Pessimistic Predictions for the Indians' 2012 Opening Day Roster

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Over the last several weeks, we’ve been previewing the Cleveland Indians’ season by profiling every player on the Tribe’s 2012 Opening Day 25-man roster. With the first pitch at Progressive Field just a few hours away, we’re recapping our player previews with optimisticpessimistic, and realistic predictions for each member of the team.

Here are the worst-case scenarios for each 2012 Tribe player.

The Lineup

Carlos Santana: Santana reaggravates his knee and cannot play catcher on a regular basis. His power numbers stagnate and his walk rate falls as the league figures out how to pitch to him, and his low BABIP turns out to be indicative of his true talent level. Forced to spend most of his time at first base or designated hitter, he loses his positional and becomes an unexceptional corner infielder. (full profile here)

Casey Kotchman: Kotchman’s hit rate plummets and takes his whole game down with him. Already an ineffective hitter, his confidence is shaken and he overthinks his approach. His solid glove can’t make up for his anemic bat, and the Indians end up better off with Matt LaPorta. (full profile here)

Jason Kipnis: Kipnis gets a bad case of the sophomore slump. His power and plate discipline numbers decline as opposing pitchers figure out his weaknesses and the toil of a full MLB season starts to wear him down by midsummer. He starts to press and loses some playing time, which make matters even worse. On defense, he and Asdrubal Cabrera comprise the worst double-play combo in the league. People start calling Cord Phelps Cleveland’s second baseman of the future. (full profile here)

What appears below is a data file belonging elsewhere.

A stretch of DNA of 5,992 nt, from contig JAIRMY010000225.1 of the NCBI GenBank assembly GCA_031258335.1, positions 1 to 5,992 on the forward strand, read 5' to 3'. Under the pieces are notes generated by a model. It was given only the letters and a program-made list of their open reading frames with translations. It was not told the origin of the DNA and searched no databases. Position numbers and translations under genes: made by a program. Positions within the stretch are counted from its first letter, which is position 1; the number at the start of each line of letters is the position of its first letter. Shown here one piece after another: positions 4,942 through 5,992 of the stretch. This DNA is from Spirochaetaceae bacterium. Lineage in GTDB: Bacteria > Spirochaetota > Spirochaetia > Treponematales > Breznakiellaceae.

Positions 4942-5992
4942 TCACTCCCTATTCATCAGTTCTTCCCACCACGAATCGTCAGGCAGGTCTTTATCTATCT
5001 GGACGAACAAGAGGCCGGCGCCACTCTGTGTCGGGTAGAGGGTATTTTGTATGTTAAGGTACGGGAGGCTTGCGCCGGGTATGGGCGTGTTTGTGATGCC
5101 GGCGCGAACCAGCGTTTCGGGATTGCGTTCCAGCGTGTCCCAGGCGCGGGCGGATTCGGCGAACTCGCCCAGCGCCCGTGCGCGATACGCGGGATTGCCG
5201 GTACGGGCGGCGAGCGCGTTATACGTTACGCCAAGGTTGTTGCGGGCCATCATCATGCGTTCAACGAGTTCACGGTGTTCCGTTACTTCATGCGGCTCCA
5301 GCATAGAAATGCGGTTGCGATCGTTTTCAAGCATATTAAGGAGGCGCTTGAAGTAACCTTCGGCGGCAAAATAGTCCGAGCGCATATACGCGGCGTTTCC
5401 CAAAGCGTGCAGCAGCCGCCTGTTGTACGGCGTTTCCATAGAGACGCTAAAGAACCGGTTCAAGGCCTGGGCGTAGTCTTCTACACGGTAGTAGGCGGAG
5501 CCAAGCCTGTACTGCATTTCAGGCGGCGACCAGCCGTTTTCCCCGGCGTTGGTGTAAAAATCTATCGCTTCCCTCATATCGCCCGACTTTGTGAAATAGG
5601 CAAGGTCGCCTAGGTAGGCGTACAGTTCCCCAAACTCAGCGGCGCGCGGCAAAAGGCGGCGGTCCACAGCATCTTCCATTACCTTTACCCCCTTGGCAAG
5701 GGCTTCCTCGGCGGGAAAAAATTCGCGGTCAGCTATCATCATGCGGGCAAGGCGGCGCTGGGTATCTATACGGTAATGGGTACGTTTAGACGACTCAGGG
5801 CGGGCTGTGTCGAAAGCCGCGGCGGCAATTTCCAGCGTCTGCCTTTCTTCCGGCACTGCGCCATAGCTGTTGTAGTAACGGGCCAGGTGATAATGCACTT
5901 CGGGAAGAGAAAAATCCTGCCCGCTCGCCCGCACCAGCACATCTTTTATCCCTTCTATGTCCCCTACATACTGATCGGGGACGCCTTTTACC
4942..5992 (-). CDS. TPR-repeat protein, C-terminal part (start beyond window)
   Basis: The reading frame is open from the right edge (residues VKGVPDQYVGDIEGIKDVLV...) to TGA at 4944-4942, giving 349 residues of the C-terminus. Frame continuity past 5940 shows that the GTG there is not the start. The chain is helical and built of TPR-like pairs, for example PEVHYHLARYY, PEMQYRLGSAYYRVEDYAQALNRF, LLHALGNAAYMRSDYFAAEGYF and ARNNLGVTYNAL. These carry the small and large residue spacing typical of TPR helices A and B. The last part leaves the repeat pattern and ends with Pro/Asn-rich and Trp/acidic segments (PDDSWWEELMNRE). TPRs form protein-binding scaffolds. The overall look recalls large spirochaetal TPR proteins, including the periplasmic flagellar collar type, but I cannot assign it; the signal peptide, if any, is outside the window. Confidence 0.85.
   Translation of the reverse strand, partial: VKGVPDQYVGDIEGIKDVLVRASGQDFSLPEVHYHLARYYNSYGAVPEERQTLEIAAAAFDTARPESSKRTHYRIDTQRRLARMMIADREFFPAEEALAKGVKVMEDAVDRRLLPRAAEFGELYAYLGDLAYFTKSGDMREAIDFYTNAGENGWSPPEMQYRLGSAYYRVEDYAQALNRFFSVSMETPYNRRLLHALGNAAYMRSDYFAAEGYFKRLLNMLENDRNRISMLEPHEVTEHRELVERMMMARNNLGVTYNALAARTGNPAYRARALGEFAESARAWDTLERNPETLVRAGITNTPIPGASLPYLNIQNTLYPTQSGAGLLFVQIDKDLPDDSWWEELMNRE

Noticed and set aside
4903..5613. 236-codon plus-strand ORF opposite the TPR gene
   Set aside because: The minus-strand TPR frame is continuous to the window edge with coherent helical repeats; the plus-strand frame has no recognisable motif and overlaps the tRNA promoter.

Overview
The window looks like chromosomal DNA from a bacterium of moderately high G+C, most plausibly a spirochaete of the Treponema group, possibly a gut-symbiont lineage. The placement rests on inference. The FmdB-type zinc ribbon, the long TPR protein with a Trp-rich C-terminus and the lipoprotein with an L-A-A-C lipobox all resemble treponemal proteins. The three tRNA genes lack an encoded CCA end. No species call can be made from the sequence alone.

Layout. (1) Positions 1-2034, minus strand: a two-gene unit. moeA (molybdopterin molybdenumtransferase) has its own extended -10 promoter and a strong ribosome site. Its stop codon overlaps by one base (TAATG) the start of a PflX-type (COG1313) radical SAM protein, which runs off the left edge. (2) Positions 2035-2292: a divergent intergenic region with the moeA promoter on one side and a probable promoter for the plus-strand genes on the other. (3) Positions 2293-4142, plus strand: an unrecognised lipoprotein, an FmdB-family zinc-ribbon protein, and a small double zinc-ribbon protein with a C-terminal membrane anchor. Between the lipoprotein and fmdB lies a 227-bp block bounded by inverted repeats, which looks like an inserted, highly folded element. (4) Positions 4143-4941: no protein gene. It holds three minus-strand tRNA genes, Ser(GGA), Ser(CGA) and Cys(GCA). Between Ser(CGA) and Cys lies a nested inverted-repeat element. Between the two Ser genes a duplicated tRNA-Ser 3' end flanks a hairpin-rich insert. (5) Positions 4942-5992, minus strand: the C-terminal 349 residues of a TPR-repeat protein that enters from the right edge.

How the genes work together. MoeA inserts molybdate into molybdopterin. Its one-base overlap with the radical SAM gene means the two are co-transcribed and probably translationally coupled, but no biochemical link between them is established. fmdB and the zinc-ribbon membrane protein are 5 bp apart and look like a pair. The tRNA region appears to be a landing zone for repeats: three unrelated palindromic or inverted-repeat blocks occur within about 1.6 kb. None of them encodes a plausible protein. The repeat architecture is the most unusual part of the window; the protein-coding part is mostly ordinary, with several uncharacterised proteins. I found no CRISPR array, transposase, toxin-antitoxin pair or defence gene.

Asdrubal Cabrera: He’s the player we saw in August (.705 OPS) and September (.709 OPS), not the one we saw in May (.947 OPS). His power surge turns out to have been a phase and he abandons his new approach. Essentially it’s back to 2010 (.693 OPS, 85 wRC+), when he made his living just by hitting the ball, not by hitting it far. His bat can no longer make up for his already-lacking defense and he becomes just another unremarkable middle infielder. (full profile here)

Jack Hannahan: It turns out 2011 was a fluke. The Indians either start the season with a hole in their lineup and have to give the job to an unready Chisenhall. Hannahan is reduced to being a bench player and a late-game defensive replacement, Chisenhall loses the chance to work on his approach in Triple-A, and Tribe pitchers don’t get the enormous benefit of having Hannahan’s glove behind them. (full profile here)

Jim Cowsert-US PRESSWIRE

Shelley Duncan: Duncan’s strong showing last year was just as fluky as his rookie debut. He hits for above-average power but his slugging ability is significantly diminished and that’s the only remarkable aspect of his game. His walk rate remains stagnant while his strikeout rate returns to the 30 percent range. The Indians end up better off with Aaron Cunningham or Ryan Spilborghs. (full profile here)

Michael Brantley: Brantley’s strikeout rate continuing to rise and his ISO dipping back below .100 are both possible scenarios to worry about, but barring major injury or crisis of confidence the real worst-case scenario is that he doesn’t show any real improvement. If his power and plate discipline plateau or decline in 2012—essentially, his Marcel projection (.268/.321/.381, 96 OPS+)—it will be hard to project anything close to stardom for Brantley down the road. (full profile here)

Shin-Soo Choo: The injury bug strikes again before Choo has a chance to get his groove back. He and Grady Sizemore combine to spend a full season’s worth of games on the disabled list, and he’s not the Choo of old even when he’s on the field. His 20-homer power is a thing of the past and his hit rate settles on a new, lower equilibrium. He’s still at least average at every facet of the game, but he’s no longer good enough to be underrated. (full profile here)

Travis Hafner: Hafner’s BABIP and age catch up with him and he struggles to reach even his non-James projections. That is, when he’s on the field—his usual rash of injuries is even worse than his norm and he misses more than half the season. The Indians regret not trading him for A.J. Burnett. (full profile here)

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